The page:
At the wake, I met some of the people who served with Mike in the Army. One of them is due to leave the service within the next three months. As someone in his mid-50s, he should be able to look forward to a good few years of employment before he retires. We talked about his difficulties in finding a new job, and also the kind of job he was looking for. “A job where I can belong, just as I do in the Army” he said.

He’s right to seek that sense of belonging in his life after the army, but I fear he will find that hard. Organisations – be they public or private – are not there for the benefit of employees. Companies are properties, to be bought, sold and profited from, usually by a small elite of owners or managers. Public organisations live for ever in the shadow of their paymasters, and in the case of today’s UK that usually means politicians all too willing to wield the axe regardless of the consequences on employees and communities. The only consequence they fear is bad PR.

So in what sense did the partygoers in Norfolk and the mourners in Hampshire experience a feeling of belonging? Through shared rituals, certainly. And of course through a common affection for the people whose lives they were celebrating. These bonds, though strong, were temporary. When the events were over, the attendees walked away. Some are joined by much deeper bonds – family, army, village life, religious congregation. But when the reason for the gathering is over, the bond between many disparate groups of people usually disappears too.

We also feel a temporary belonging during events that involve much larger communities than the small groups to which we typically belong. In the UK we have recently experienced happy events like the Olympics and the Queen’s Golden Jubilee. And a few years ago we went through the shock of the 7/7 London bombings.  Yet the sense of wellbeing or sadness soon dissipates when the day-to-day realities of life return to the centre stage.

Another kind of belonging is to be found in the social media. We have Facebook friends. Yet could anyone say that they truly belong to anything when they look at their hundreds of Facebook friends, and ask themselves how many share intimate bonds of friendship? The hollowness of the weak bonds of Facebook friendship is surely reflected in the tanking of the company’s share price since flotation.

The times when a sense of belonging is typically strongest is when the interests of a group are threatened. This is what brings us on to the streets. It’s what leads to conflict, insurrection and civil war. And when the interests of a group are more than threatened, but are actually damaged and supressed over the long term, it can lead to violent revolution. It is easier to unite in order to preserve the status quo, or to throw off the yoke of oppression than it is to promote “world peace”, to “save the planet” or to prevent the extinction of other species. The forces of personal preservation are always stronger than those that aim to bring about change with no immediate and tangible results.

Personally, I have never been strong on belonging. Beyond my immediate family, I have always avoided activities where I would have to subordinate my individuality in a common cause. I don’t go for the usual British communal activities. I don’t drink much alcohol, I avoid parties when I can, and I avoid mass gatherings like the plague. When I do find myself in large groups I’m often far more interested in the crowd than in the reason for the gathering. I people-watch. I observe behaviour and try and make sense of it.  Mass rituals are not my thing.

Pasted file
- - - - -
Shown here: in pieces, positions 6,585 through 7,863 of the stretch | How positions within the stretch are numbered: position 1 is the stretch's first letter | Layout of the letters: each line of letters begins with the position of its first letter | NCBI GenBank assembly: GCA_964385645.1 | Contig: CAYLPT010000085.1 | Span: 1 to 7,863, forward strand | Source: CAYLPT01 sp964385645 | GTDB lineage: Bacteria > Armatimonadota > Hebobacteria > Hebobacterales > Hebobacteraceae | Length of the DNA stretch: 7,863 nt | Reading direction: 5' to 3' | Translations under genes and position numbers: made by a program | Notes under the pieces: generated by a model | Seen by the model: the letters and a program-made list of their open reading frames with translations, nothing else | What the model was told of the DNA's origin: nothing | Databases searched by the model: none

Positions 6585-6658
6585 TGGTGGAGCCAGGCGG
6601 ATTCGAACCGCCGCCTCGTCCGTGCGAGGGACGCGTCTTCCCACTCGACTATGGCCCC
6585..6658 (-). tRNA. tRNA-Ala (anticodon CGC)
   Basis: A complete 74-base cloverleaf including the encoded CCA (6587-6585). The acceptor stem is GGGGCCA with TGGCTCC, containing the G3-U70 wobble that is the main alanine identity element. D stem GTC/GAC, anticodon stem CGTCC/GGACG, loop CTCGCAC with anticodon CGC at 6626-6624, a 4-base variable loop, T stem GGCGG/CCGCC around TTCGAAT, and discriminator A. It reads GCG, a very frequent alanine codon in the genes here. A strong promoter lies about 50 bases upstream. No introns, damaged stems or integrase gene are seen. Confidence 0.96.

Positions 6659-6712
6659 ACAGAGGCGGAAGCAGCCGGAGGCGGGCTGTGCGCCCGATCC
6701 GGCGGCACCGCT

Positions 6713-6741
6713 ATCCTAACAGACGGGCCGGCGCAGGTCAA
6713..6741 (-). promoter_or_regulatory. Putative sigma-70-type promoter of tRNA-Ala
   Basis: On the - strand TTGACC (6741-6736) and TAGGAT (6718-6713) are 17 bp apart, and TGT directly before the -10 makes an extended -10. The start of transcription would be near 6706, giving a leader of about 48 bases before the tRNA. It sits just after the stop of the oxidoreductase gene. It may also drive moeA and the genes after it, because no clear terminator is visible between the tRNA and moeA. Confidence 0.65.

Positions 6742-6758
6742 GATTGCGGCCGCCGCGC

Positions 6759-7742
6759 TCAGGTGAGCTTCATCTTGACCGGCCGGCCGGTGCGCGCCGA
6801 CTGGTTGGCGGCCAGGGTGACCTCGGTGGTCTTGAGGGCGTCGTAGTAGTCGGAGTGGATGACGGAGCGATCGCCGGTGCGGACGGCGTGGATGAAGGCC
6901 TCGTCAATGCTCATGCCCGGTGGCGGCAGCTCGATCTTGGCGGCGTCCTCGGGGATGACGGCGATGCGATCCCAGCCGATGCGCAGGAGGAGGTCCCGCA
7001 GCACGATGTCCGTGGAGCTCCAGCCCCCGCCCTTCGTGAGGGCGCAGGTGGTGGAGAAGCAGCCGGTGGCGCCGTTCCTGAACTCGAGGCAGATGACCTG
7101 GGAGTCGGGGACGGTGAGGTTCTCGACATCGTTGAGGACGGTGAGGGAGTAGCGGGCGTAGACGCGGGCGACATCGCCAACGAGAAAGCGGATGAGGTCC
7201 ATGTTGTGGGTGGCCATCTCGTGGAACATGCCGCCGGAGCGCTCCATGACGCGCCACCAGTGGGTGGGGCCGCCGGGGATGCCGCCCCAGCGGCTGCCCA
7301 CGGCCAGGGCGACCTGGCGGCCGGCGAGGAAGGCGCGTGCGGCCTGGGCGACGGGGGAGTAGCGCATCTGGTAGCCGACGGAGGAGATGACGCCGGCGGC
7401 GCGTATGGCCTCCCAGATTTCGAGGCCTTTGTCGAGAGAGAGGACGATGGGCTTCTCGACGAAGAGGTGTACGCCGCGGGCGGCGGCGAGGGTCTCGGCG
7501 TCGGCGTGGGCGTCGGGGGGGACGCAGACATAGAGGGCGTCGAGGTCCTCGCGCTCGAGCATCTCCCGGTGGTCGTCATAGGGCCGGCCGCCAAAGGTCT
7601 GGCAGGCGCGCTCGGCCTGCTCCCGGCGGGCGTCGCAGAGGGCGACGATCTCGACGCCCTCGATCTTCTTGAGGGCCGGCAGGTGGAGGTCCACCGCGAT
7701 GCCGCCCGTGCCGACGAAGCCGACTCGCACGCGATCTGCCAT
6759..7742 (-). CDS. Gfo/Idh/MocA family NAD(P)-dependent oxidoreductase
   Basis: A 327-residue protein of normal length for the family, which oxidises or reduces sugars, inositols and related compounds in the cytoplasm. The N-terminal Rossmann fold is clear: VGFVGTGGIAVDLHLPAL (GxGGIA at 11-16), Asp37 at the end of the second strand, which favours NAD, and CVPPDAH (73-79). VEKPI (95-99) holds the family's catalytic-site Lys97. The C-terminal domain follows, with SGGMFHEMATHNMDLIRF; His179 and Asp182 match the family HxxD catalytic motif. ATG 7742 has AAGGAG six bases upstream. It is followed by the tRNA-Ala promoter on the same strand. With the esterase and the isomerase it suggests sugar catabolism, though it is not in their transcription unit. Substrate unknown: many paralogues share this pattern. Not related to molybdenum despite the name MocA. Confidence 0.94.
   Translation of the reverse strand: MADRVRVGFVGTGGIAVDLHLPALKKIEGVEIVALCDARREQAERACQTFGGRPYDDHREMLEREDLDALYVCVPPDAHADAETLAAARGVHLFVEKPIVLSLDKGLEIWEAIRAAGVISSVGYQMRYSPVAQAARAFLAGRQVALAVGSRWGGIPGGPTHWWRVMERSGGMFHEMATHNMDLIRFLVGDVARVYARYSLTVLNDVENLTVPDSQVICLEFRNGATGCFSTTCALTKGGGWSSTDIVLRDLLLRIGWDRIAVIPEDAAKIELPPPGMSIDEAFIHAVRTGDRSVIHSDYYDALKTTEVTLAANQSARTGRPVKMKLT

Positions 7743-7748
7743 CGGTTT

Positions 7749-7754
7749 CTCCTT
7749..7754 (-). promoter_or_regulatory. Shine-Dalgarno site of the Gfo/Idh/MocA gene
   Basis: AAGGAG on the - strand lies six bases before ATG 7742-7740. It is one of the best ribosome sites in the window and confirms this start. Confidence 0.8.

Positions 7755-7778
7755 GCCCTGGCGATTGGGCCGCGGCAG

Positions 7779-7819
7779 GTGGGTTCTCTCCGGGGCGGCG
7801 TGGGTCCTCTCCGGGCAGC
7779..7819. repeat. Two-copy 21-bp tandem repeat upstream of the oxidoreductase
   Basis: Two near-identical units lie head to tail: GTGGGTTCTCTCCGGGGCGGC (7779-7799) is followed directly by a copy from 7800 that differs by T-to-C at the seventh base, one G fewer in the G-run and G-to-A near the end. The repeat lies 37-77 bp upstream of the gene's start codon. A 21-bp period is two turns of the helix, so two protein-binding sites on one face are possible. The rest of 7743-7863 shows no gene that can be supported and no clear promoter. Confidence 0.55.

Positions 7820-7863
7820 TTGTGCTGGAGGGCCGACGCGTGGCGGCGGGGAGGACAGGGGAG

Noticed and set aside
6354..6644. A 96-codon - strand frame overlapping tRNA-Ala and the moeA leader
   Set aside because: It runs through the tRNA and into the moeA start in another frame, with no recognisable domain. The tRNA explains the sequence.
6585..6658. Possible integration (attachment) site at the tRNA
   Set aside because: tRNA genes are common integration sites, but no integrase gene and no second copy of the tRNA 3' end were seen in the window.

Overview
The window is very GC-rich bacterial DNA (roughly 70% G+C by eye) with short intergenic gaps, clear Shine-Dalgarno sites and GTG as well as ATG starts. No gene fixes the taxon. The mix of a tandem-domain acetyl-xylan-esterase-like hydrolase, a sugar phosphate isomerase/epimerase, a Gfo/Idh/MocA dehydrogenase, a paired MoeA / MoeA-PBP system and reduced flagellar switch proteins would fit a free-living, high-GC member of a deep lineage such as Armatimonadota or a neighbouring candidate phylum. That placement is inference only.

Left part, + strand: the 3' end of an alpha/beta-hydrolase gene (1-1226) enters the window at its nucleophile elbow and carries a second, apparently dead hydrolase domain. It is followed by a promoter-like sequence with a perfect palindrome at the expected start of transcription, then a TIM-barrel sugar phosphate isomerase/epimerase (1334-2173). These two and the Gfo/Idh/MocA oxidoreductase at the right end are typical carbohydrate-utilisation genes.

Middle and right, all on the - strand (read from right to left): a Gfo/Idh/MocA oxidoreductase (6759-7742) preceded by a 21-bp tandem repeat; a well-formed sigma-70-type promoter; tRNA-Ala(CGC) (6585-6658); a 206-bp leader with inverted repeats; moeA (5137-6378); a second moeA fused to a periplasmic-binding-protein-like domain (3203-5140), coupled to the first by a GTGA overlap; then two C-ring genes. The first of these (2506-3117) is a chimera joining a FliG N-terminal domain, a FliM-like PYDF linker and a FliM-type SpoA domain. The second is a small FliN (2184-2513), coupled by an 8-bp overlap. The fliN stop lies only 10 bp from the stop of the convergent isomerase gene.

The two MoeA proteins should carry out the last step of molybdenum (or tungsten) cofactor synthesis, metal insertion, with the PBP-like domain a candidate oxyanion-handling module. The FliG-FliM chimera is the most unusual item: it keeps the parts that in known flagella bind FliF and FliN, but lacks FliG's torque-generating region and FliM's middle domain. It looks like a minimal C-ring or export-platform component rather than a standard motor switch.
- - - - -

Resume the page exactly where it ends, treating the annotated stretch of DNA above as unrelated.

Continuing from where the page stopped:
For all that, I don’t see myself as a misfit. I can be gregarious. I just prefer the company of small groups of individuals. I’m a great believer in teamwork and in the discipline needed in order for complex tasks and projects to succeed. But I also believe that to suppress individuality over the long term in pursuit of a common goal can often result in compromise and sub-optimal results. So you could say that I’m a fairly typical product of a Western individualist culture.

But for most people a sense of belonging – to a family, an organisation, a church or a society – is absolutely fundamental to their wellbeing.

The upside of this need is the support of others, the comfort of thinking and doing things in the same way, and the feeling that we’re part of something bigger than ourselves.

The downside, as religious leaders, politicians, generals and dictators know only too well, is that we can be manipulated, coerced by peer pressure and morally seduced into suspending our critical faculties. We do things because others around us do them, even if the still, small voice inside us is telling us that what we are doing is harmful to others or even downright evil.

For this reason, of all the human needs so succinctly defined by Maslow, the need to belong is by far the most powerful and potentially destructive. It is what leads us to place the needs of others before our own, but it is also the need that spurs us to commit genocide. It is the god of war as much as the voice of peace and tranquillity.

It is the source of all comedy and all tragedy. Without the need to belong, we would not be human. With it, we are all too often inhumane. And so it has been since first we came down from the trees and emerged from our caves.

Fortunately, another aspect of humanity is that we have a choice. We don’t have to belong to anything or anyone for ever. We can opt in and we can opt out. We can recognise our mistakes and try to make amends. For all but the most terminally damaged among us, there is a way back, a way out.

As for me, I shall continue to follow the Groucho principle of refusing to belong to any club that will have me as a member. And I shall continue to believe that true belonging can never extend beyond personal experience.

More on what Maslow means to me in future posts.

From → Religion, Social, UK